For me, the only thing better than getting lost in reading a great story is getting lost in writing a great story. I've loved reading and writing stories since I was a little kid. I 've also always loved learning about different cultures and languages, and exploring new places, which is why I decided to get my Bachelors and Masters degrees in cultural anthropology. I guess I didn't really think it was possible to actually make a living as an author-it seemed way too fun and easy to get paid for something I wanted to spend most of my time doing anyway. But after getting my graduate degree in Anthropology, I realized that creative writing was my true passion, and I committed to completing and publishing my first book… then the next and the next…
What teacher influenced your writing the most?
In France, during my junior year abroad, I took a course entitled something like "Fantastical Nineteenth Century French Literature." The class took place in "La cave" - the cave-like basement of a seventeenth century convent - and the teacher was a sprightly French man with a neat, triangular white beard. He bounced around the room excitedly, parlay-ing about Maupassant, and gave us interesting writing exercises based on the stories we read. For one assignment, we had to come up with an alternative ending (yes, in French) for one of the stories. I let my imagination have fun, and scribbled page after page. His comment scrawled on my paper was, "Laura! Tu devrais être écrivaine!" You should be a writer! That little man's words come to my head when I'm doubting myself. It amazes me that four words can have such a big effect on someone's life. Remember that!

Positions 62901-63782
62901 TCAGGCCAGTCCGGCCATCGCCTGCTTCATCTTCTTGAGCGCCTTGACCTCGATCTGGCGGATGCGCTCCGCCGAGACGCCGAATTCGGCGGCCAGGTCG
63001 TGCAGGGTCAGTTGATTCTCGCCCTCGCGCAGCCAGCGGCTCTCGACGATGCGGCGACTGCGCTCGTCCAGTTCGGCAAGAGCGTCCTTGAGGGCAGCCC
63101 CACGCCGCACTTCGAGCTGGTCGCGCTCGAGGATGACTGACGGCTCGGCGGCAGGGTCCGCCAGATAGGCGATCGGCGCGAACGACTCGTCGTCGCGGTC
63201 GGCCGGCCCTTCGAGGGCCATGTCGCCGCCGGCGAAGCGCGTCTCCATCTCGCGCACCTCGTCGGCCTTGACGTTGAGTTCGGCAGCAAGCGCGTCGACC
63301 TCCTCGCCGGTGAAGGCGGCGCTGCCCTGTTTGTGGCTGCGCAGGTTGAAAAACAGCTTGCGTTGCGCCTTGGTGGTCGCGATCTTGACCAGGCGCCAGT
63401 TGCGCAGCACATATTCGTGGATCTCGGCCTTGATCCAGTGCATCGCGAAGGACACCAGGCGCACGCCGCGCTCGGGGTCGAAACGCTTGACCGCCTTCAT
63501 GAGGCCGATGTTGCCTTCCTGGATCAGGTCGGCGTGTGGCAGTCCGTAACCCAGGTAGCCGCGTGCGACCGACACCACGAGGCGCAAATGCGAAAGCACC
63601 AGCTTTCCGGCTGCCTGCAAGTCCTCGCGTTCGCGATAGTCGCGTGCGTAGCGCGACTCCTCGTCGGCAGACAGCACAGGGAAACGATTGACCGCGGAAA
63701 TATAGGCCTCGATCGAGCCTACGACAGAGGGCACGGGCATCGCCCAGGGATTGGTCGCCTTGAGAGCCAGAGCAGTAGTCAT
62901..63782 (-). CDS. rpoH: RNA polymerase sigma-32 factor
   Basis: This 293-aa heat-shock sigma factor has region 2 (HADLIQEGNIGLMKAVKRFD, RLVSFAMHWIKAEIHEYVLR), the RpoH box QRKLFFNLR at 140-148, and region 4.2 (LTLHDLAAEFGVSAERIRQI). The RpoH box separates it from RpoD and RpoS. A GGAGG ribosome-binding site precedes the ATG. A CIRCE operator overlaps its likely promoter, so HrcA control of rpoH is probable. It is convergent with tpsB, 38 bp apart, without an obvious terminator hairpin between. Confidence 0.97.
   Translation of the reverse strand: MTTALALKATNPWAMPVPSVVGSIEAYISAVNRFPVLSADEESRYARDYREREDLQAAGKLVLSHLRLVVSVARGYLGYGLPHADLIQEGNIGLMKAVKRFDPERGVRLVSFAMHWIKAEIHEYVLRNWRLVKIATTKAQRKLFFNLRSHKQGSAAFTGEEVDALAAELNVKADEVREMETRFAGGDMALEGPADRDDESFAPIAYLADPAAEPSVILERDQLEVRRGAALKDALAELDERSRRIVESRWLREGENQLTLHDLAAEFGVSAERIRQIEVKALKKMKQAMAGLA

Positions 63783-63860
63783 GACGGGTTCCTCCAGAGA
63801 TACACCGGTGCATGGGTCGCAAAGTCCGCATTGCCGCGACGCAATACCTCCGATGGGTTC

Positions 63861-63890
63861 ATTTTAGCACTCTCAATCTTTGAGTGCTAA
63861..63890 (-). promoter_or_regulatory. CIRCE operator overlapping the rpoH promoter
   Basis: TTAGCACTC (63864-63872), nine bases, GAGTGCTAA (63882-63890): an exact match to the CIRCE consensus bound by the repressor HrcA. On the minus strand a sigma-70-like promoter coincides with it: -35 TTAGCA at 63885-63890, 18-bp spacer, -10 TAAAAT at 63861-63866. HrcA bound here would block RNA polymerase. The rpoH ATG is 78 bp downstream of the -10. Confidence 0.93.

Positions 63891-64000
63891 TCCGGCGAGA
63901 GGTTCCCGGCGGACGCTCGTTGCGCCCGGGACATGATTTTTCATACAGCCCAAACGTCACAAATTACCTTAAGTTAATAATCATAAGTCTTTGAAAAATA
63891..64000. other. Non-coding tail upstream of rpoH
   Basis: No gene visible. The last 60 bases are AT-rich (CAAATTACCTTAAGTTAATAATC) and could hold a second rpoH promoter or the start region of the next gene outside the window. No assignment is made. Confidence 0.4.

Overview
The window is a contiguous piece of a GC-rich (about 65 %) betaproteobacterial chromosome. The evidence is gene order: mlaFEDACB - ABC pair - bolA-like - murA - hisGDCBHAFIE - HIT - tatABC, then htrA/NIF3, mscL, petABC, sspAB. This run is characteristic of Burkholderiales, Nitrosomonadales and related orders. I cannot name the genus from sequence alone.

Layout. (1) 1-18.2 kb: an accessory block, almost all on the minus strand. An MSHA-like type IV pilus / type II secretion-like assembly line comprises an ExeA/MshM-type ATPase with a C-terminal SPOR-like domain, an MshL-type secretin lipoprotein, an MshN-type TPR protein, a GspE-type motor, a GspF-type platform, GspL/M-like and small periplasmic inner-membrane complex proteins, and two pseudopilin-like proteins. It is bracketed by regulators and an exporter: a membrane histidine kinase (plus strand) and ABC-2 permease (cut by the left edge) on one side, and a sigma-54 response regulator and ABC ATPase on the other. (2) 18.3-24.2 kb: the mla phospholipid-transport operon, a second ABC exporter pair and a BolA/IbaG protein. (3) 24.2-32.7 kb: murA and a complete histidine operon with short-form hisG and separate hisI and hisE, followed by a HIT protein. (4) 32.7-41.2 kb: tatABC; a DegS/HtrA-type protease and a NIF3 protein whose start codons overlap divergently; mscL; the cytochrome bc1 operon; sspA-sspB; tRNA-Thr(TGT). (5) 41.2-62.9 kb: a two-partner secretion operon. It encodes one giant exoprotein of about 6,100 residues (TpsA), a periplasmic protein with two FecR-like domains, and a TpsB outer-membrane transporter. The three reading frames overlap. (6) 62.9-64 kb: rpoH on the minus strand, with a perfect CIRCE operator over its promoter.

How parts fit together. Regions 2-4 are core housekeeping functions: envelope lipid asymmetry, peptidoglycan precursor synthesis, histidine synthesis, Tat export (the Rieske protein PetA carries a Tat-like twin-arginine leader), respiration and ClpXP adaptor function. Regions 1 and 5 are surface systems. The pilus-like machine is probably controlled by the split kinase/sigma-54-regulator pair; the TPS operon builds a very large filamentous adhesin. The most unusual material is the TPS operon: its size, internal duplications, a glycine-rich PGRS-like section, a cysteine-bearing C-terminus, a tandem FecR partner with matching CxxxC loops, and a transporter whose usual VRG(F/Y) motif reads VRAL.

How long does it take you to write a book?